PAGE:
Competition seemed to be the name of the game in Montreal’s commercial real estate sector in the first quarter of 2015.
“There’s a limited amount of assets that are being offered for sale, so there’s fierce competition at all investment levels across all asset classes to find the right asset to purchase,” said Alexandre Sieber, senior vice-president of CBRE, which just released its “Canadian Cap Rates & Investment Insights” report for the first quarter.
“That obviously had an impact on the cap rates that continue to fluctuate downward because of the competition level that we have in Montreal.”
Capitalization rates compressed by approximately 25 basis points for most asset classes in Montreal due to reduced borrowing costs, while the city’s office and industrial building vacancy rates dropped in the first quarter of 2015.
Cap rates for downtown offices ranged from 5.25 per cent for AA buildings to seven per cent for class-B properties, according to CBRE, while suburban office rates varied from six per cent for class-A to 7.75 per cent for class-B.
“Investors can buy properties, but they don’t pay four cap or five cap,” said Michel Colgan, Colliers International’s managing director for Montreal. “They understand the market and we have better properties price-wise. You’ll get a better return in Montreal than you would in Toronto or Calgary.”
The office vacancy rate for the Greater Montreal Area (GMA) dipped slightly to just over seven per cent in the first quarter, and Colliers anticipates the office market slowing down slightly before accelerating again toward the end of 2015. More sub-leases are becoming available, but that trend is expected to stabilize.
The two largest office development projects in Montreal are Ivanhoe Cambridge’s Manulife Building and Rester Management’s Extension Desjardin, which are both located on de Maisonneuve Street West downtown.
From an investment standpoint, the GMA is coming off its second-best year ever after 2007 with more than $5 billion in investment for transactions of more than $1 million across all asset classes, according to Sieber, who forecasts this year won’t reach that total but should surpass the city’s average of $3.5 to $3.7 billion.
Industrial cap rates ranged from 6.75 per cent in single-tenant, class-A buildings to 7.75 per cent in multi-tenant, class-B buildings, according to Colliers’ recently released first-quarter cap rate report for Montreal.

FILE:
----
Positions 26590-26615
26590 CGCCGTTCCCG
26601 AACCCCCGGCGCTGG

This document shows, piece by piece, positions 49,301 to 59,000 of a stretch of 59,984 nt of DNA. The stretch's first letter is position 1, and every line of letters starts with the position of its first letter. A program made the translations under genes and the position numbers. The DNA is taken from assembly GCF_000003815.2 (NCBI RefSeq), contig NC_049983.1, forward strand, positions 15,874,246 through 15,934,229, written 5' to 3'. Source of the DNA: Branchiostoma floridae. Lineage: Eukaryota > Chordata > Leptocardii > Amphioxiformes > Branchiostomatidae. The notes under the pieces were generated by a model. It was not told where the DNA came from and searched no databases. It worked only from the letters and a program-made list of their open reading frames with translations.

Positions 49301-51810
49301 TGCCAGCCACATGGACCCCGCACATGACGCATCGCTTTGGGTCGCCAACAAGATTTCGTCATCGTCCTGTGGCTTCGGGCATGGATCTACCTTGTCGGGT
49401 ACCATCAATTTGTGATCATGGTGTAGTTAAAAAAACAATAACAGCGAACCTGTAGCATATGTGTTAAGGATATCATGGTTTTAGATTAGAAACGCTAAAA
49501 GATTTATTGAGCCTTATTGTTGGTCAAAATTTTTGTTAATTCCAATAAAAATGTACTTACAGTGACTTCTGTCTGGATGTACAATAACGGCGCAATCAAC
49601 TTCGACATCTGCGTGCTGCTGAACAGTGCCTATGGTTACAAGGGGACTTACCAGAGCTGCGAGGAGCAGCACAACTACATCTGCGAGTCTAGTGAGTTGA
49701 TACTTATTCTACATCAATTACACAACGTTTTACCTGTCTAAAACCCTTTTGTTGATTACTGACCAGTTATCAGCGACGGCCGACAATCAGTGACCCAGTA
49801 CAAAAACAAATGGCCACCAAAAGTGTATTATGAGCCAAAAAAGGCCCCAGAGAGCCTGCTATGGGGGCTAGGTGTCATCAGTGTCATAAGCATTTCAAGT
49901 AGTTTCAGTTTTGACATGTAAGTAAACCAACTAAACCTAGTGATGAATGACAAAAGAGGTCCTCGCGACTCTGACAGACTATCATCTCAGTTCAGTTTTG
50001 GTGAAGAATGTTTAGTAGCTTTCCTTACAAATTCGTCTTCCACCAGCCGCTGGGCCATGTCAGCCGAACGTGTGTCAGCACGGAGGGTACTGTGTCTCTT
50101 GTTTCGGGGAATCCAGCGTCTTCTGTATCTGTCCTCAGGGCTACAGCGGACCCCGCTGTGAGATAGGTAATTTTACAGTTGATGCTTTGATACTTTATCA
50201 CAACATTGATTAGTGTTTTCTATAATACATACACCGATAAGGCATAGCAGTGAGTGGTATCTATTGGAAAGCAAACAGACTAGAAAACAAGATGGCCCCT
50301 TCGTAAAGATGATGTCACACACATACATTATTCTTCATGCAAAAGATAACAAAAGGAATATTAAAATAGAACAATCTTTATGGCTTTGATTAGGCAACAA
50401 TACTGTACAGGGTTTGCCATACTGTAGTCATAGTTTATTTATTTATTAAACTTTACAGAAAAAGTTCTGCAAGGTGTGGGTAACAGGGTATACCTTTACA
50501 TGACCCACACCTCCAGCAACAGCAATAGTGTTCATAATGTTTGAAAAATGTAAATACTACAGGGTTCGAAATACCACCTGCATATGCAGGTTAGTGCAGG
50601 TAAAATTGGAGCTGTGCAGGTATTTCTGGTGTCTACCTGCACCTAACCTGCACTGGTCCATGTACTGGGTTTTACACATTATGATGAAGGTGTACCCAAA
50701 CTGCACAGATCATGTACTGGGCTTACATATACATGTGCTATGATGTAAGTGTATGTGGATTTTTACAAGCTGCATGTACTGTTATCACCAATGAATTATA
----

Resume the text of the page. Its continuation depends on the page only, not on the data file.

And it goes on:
The GMA industrial market’s overall vacancy rate slipped below four per cent in the first quarter, compared to seven per cent just five years earlier, and the economic prospects for this year seem favourable to the industrial real estate industry in Quebec with an expected increase in exports due to a lower Canadian dollar and continued economic recovery in the United States.
Ville St-Laurent, west of Montreal, continues to expand and has the lowest industrial availability rate in the GMA. The south shore of Montreal has the largest amount of major construction — with new buildings in Varennes, Beloeil and Saint-Bruno-de-Montarville — while continued population growth in Laval is encouraging large businesses to launch new projects.
CBRE’s report shows cap rates for apartments ranged from 4.75 per cent for class-A high-rises to 6.75 per cent for class-B low-rise buildings.
“Multi-residential is definitely the golden child of asset classes in Montreal and is particularly playing a strong defence role for investors based on very strong fundamentals that don’t fluctuate that much,” said Sieber.
Cap rates for the retail sector varied from 5.75 to 6.75 per cent for regional malls and power centres, from 6.9 to 7.75 per cent for the community category, and from seven to 7.75 per cent for strip malls, according to Colliers’ report.
“In retail we’re going through the same challenges as other cities in Canada, where you had big announcements about closings of stores like Target,” said Sieber. “But one of the good things about retail is that it adjusts very quickly.
“The typical Target space was about 100,000 square feet and the demand is not necessarily there anymore for those big spaces, but we can fairly easily subdivide that into smaller spaces and target 20,000 to 25,000 square feet and make it available because it’s in demand right now. It’s a phase that we have to go through at retail, but we think it will adjust over time, probably within a period of 12 months.”
Cap rates for downtown full-service hotels ranged from 7.5 to 8.5 per cent in CBRE’s report. Rates for suburban limited-service hotels were between 9.25 and 10.25 per cent and focused-service hotels had rates of from eight to 8.75 per cent.
“Overall, we’re pretty optimistic,” Sieber said of Montreal real estate. “With the economy picking up in Quebec, with a GDP that will hopefully surpass 2.4 per cent, we see some tenants coming back into the market and trying to find new and better spaces for their operations.”